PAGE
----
Room is the emotional moviegoing experience of the season”

by Steve Pulaski

I remember seeing a trailer for Room months back in 2015 and being almost entirely mystified; it looked like a strange, almost ethereal mix of drama and science-fiction that even the trailer couldn’t adequately communicate. Not until seeing it, I realized that this is a film that isn’t easy to summarize in a brief two minute trailer, and I’ll undoubtedly struggle to illustrate the film’s genius with its review. This is the kind of film one needs to experience and feel; a film where words often feel either exaggerating or shortchanging in attempting to illustrate the film’s emotional power and exceptional narrative.

Simply put, Room is the emotional moviegoing experience of the season. A deeply moving film that combines the aforementioned genres of drama and science-fiction, Room is the kind of film that hits you with its most powerful shot after you walk out of the theater or turn off the TV. It lingers in your mind and the characters, their motivations, their conversations, their struggles, and their thoughts don’t escape you, unlike most dramas, where character names are probably not even remembered by most following the end credits.

The film opens with a young mother named Joy (Brie Larson) and her small child named Jack (Jacob Tremblay), who live their life in an enclosed garden shed of about one-hundred square feet and their only available sunlight is a skylight. They eat, sleep, bathe, and cook in there, and for Jack, it’s the only life he has come to know. At first, their routine actions and close relationship lead one to believe that they’ve chosen this life in order to free themselves from the constraints of society. However, we see the horror of their reality soon enough.

Directed by
Lenny Abrahamson
Brie Larson, Jacob Tremblay, Sean Bridgers
Release Date
25 November 2015
Steve’s Grade: A+

Seven years ago, Joy was tricked and kidnapped by a man known as “Old Nick” (Sean Bridgers), who raped her and had her give birth to Jack. Since then, she has lived inside this closed space; it isn’t until their escape-plan is successful that Joy goes back to her mother and father and Jack finally experiences the outside world. Previously, Jack believed, largely in part of his mother, who tried to make their life seem a lot less hellish, that outside of the four walls of “room,” as they referred to it, was outer space. The people on TV were just flat, and nothing else besides them and Old Nick existed.

Upon finally escaping and trying to return to a life that seems brand new to them, Joy struggles to get Jack to assimilate to the world. His entire life was predicated upon just him and his “Ma,” as he was largely kept hidden in the closet whenever Old Nick would come pay them a visit. Now, he must be socialized into the world at age five, and learn that there is not only a larger life, but a larger world outside of “room.” His mother, on the other hand, must grapple with her demons that have haunted her since she was captured.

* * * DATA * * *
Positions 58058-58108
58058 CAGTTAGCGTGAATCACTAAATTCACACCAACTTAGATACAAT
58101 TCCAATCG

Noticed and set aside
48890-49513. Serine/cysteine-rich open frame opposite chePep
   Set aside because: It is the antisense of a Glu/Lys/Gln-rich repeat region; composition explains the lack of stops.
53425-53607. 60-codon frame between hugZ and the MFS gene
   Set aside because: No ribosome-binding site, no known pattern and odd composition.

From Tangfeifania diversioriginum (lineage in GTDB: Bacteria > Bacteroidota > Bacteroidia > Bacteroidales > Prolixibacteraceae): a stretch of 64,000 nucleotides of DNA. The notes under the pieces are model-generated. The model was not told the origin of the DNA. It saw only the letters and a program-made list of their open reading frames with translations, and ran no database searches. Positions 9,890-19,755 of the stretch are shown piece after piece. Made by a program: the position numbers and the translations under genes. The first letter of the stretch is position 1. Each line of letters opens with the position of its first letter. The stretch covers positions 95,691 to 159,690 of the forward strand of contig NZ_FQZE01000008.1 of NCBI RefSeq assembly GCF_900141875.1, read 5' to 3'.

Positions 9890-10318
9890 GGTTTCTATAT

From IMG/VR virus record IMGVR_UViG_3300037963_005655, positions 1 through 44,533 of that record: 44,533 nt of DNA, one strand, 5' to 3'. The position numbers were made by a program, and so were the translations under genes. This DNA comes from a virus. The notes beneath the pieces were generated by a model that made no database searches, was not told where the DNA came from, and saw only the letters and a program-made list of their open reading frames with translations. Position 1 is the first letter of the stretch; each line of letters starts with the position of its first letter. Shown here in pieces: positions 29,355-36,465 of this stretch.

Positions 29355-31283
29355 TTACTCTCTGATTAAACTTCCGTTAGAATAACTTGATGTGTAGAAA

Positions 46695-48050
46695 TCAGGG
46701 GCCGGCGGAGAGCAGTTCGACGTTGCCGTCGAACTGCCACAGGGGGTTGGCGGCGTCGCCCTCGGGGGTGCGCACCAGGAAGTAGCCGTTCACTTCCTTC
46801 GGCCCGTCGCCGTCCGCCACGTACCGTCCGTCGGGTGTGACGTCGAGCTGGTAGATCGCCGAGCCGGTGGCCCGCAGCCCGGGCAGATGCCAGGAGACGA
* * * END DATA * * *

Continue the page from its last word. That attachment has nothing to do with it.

If you look at Room from the perspective of Joy, you find a drama about being re-socialized into the world after living your entire life in captivity. It’s a familiar story, but one that is truly sad and potent, and Brie Larson brings such life and emotion to the role for a woman so young (her precocious acting reminds me quite a bit of Jennifer Lawrence). However, if you look at the film through Jack’s perspective, you see a film that plays with the realm of science-fiction. While nothing about Room deals with supernatural or “the unknown” in a grandiose sense, we do have a character who has never experienced life first-hand and sees everything around him not only as foreign but, for lack of a better term, alien.

This results in a film that’s very lucid and ethereal, largely in part because of Lenny Abrahamson’s (who directed 2014’s Frank, a strong film dealing with mental illness) unique direction and cinematographer Danny Cohen’s dreamlike grasp on reality. These beautiful and immersive aesthetic choices make the world and everything we take for granted and overlook on a daily basis look as if it’s an unearthly object, with extreme close-ups and high-contrast depictions employed by Abrahamson.

Room is a film largely bent on repetition; everything from Joy and Jack’s daily actions in “room,” Jack’s attempts to socialize with other adults, Joy’s attempt to come to terms with returning to her old life, and more are all showcased as recurring events in the film. This slowburn narrative tactic allows character motivations and interest to rise and boil accordingly, creating a film that turns impacting and even emotional when bigger, more elaborate events occur (the truck scene may be one of the best sequences I’ve seen in film last year). With all that and more considered, Room is a wonderful treat of a film; one that will hit everyone differently in a sense that it’s not a matter of if it will resonate with you but how it will eventually manage to do so.